The two are almost completely synonymous, with the only difference really being that alright is more informal.
From Merriam-Webster's definition of alright:
: all right
In other words, it means the same thing.
Merriam-Webster's entry also adds the following:
all right or alright?: Usage Guide
Although the spelling alright is nearly as old as all right, some critics have insisted alright is all wrong. Nevertheless it has its defenders and its users, who perhaps have been influenced by analogy with altogether and already. It is less frequent than all right but remains common especially in informal writing. It is quite common in fictional dialogue and is sometimes found in more formal writing. // the first two years of medical school were alright // — Gertrude Stein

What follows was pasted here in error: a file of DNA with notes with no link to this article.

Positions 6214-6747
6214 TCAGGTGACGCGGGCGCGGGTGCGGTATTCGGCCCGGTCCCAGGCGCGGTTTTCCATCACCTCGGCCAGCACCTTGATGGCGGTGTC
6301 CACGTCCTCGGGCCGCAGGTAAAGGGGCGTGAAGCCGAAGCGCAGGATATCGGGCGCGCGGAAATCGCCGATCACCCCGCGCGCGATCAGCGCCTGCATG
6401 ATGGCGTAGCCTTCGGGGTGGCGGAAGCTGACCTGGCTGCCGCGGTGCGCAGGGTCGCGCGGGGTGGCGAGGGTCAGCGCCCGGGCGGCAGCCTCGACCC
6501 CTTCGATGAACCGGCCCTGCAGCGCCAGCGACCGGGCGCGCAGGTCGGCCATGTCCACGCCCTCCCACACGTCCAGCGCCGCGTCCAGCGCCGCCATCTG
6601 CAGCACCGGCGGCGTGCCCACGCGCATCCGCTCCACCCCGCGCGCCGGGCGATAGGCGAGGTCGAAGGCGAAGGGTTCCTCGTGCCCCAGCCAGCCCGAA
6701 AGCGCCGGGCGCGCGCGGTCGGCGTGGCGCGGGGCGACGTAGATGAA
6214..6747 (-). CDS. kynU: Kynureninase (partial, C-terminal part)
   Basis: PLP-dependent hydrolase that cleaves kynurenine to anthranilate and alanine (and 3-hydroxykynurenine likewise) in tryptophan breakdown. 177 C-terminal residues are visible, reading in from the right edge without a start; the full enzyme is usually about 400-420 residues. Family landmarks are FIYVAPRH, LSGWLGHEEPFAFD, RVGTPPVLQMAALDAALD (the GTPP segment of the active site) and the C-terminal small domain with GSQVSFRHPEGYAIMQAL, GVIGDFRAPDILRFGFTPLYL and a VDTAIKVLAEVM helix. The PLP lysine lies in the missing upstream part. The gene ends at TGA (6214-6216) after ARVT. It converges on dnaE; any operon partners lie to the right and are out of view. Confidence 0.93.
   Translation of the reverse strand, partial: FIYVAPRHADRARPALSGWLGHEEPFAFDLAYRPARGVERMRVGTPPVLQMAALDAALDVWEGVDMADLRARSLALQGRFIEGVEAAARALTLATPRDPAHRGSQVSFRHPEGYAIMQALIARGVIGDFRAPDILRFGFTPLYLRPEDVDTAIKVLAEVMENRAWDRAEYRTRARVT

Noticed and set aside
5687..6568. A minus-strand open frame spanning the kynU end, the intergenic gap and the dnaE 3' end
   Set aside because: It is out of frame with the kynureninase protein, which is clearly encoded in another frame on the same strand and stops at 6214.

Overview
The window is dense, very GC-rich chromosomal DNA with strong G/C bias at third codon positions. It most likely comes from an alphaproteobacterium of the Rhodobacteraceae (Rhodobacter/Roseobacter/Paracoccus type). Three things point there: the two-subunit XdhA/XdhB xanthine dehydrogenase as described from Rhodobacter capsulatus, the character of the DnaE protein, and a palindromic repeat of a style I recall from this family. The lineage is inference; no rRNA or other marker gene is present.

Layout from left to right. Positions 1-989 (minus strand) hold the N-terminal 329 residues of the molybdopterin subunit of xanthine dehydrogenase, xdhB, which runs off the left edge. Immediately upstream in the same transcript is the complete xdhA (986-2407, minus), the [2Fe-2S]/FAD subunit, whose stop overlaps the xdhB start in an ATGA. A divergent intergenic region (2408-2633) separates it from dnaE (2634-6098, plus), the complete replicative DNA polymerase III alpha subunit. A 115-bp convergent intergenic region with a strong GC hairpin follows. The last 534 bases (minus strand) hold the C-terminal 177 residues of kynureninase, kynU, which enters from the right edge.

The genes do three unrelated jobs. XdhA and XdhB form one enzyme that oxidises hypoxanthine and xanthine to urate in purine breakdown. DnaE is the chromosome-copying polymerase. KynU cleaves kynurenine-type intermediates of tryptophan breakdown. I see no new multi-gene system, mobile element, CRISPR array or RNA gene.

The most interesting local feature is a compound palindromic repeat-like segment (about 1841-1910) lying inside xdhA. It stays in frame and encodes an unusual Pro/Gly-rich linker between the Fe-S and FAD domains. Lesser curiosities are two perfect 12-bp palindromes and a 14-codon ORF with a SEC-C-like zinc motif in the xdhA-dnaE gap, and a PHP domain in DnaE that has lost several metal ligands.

In addition to all right being more relatively common (although alright is not uncommon in its own right) and formal, there might also be another stylistic reason to use it. As in the explanatory paragraph above, if you are comparing two opposite things, there would simply be a greater sense of visual parallelism to describe them as all right and all wrong as opposed alright and all wrong.
Other people might have different personal reasons to use one over the other.
But all of that aside, the actual meaning of the two words is effectively identical.